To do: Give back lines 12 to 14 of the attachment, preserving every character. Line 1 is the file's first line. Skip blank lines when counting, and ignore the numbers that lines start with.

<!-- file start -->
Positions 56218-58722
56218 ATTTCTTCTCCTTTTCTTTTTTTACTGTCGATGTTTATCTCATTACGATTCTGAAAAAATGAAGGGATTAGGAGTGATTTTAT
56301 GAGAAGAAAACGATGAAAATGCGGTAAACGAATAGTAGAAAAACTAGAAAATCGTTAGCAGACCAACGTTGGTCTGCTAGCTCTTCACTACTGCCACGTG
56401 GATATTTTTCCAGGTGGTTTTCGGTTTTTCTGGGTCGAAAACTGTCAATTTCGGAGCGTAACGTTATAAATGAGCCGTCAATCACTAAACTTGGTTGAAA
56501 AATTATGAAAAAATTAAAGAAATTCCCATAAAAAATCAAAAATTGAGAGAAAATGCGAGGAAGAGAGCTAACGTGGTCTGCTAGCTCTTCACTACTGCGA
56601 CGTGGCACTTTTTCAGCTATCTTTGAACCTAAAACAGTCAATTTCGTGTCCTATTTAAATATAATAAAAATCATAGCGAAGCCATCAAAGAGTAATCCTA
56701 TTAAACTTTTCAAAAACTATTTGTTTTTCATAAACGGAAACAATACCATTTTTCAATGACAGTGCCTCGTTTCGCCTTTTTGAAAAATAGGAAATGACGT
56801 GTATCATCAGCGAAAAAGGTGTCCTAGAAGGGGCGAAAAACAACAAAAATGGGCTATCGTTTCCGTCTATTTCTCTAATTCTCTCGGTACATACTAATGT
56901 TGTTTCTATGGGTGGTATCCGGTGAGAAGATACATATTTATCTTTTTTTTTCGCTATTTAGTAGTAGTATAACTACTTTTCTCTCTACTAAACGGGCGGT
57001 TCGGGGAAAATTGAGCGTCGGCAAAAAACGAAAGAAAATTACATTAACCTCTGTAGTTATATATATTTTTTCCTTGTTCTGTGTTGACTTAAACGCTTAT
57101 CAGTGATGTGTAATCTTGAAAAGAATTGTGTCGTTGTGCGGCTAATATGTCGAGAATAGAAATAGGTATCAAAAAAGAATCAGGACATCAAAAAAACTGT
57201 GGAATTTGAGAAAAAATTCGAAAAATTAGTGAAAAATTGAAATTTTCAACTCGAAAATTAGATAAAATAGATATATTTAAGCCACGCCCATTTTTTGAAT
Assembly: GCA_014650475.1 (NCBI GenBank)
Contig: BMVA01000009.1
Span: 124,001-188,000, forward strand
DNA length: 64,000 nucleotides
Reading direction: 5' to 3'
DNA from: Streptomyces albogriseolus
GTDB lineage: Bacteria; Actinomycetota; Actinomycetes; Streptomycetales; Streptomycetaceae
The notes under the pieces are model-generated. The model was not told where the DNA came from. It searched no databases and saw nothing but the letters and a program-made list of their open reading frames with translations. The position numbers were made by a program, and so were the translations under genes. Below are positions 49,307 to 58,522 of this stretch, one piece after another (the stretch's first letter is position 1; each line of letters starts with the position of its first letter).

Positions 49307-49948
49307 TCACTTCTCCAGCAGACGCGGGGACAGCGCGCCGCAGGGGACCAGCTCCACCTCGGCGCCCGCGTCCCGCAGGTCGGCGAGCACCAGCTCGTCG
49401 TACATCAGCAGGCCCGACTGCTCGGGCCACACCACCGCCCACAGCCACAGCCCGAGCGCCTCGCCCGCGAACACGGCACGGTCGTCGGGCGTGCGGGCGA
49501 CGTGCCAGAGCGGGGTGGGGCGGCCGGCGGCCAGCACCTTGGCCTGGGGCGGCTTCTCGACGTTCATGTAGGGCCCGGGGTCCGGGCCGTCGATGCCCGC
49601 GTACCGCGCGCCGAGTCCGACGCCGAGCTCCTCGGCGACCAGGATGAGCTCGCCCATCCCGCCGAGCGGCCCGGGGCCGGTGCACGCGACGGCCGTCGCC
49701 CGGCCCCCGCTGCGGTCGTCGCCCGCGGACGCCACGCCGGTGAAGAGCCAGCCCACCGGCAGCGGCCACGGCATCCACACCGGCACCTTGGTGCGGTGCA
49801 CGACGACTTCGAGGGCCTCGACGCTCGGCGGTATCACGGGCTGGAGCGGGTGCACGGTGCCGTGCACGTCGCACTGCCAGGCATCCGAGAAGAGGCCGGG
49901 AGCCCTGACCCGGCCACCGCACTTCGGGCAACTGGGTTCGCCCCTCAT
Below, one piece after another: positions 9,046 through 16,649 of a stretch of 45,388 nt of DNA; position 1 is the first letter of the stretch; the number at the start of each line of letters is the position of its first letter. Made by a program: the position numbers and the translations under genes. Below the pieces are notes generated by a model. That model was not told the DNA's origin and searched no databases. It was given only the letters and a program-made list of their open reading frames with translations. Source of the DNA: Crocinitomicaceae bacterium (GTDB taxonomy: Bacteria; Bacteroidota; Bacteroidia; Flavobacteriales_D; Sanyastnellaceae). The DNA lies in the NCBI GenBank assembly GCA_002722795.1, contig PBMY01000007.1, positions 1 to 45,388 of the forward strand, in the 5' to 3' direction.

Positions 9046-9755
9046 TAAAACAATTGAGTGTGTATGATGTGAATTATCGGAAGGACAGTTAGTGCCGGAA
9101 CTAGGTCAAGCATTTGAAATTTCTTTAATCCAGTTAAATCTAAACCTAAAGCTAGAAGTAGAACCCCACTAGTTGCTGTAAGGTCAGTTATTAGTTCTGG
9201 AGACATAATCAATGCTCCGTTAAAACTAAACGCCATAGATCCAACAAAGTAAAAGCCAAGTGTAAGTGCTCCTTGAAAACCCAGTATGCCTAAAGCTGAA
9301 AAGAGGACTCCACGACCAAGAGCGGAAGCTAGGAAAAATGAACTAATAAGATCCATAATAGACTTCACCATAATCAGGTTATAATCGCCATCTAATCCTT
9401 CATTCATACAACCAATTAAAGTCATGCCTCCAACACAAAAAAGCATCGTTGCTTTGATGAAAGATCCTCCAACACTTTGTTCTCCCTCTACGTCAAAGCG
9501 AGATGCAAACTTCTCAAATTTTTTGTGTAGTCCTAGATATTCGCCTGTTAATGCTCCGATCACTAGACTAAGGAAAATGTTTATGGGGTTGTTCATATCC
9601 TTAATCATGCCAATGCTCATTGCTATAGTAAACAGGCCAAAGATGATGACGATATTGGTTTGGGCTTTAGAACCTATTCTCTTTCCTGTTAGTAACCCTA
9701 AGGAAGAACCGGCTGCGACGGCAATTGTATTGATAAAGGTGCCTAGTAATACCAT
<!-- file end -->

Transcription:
57201 GGAATTTGAGAAAAAATTCGAAAAATTAGTGAAAAATTGAAATTTTCAACTCGAAAATTAGATAAAATAGATATATTTAAGCCACGCCCATTTTTTGAAT
Assembly: GCA_014650475.1 (NCBI GenBank)
Contig: BMVA01000009.1